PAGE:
Themes that were mapped directly to the TDF domains and COM-B model of behaviour change (Table 1). Four enablers and six barriers were identified and is further explored using qualitative analysis.

Intervention Functions to Change Behaviours

Using the Behavior Change Wheel (BCW) we have identified the most effective intervention functions to promote the enablers and mitigate the barriers of researcher’s data sharing behaviours. For example, to address the behaviour associated with psychological capability (i.e. researchers who lack an understanding of the data sharing process, are less inclined to share their data), the BCW identifies education, training or enablement interventions as the most effective.

Table 1. Mapping of TDF domains to COM-B behavioural dimensions and behaviour statements.

TDF Domain COM-B Dimension Behaviour Statement
Knowledge Psychological Capability 1)     Researchers, who lack an understanding of the data sharing process, are less inclined to share their data.
Skills Physical Capability x  The majority of researchers do not know how to share their data, where to share their data, or whom they should share.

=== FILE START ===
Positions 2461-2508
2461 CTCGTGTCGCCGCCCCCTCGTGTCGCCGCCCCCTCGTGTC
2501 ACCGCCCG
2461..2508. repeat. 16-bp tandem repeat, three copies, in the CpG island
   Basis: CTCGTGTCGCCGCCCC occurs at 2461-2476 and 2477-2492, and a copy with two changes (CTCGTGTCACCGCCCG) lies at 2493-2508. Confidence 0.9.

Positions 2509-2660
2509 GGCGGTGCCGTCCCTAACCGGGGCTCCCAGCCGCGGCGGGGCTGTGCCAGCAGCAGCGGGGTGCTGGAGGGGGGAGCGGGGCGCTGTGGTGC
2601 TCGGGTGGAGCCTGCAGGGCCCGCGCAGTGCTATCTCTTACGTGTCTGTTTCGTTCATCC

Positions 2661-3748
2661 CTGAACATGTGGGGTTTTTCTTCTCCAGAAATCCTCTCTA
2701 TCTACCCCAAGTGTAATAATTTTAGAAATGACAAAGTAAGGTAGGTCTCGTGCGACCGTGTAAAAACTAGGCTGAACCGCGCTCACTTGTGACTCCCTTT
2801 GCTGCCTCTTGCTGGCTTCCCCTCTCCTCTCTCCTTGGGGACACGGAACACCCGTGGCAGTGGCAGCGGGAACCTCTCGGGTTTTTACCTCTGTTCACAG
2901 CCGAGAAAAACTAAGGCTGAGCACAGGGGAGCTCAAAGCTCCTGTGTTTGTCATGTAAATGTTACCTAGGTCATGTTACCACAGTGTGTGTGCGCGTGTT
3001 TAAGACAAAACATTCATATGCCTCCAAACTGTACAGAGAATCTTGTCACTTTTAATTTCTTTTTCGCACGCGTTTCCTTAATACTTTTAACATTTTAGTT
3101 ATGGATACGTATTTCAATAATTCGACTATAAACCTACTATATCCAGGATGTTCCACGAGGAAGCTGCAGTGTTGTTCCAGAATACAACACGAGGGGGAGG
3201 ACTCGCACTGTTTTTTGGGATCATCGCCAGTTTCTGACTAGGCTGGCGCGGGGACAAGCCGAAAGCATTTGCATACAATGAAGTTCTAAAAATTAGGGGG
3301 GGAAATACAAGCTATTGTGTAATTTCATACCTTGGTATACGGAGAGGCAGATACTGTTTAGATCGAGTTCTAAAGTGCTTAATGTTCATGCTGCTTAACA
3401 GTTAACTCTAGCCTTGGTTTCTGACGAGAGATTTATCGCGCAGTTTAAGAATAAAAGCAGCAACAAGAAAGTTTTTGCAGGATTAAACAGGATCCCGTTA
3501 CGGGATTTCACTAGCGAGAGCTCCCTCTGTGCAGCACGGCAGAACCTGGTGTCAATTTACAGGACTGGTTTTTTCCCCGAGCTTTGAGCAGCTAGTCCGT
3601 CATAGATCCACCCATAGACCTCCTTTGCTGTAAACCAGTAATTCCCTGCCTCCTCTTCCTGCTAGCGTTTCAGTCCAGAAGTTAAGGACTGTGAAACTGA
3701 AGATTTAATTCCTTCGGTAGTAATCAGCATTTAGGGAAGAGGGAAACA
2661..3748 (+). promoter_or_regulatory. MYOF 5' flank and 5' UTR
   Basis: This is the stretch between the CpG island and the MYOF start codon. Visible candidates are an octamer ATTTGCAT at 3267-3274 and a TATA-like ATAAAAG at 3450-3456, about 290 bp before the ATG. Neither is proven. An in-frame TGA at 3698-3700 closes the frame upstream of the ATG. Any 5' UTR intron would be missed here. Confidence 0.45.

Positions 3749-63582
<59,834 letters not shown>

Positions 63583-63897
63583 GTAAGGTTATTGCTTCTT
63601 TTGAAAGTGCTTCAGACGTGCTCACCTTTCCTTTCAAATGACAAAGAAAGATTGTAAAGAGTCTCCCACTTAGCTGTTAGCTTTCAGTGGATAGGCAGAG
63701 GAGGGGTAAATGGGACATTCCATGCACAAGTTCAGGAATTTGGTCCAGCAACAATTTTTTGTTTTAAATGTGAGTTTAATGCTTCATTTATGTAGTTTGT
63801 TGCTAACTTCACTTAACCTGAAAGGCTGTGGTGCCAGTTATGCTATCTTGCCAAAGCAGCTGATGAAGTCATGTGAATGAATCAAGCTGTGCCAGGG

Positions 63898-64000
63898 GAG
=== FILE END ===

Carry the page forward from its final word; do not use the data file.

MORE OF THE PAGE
Professional role and identity Automatic Motivation √  If guaranteed credit for its use and/or it increased the impact / visibility of their research, researchers would be more willing to share their data.
Environmental context and resources Physical Opportunity x  Researchers lack time and resources to prepare their data for sharing.
√  Researchers are more likely to share data if it is a funding, institutional or journal requirement.
Social influences Social Opportunity √ Researchers would share their data if they knew it had public or patient benefit.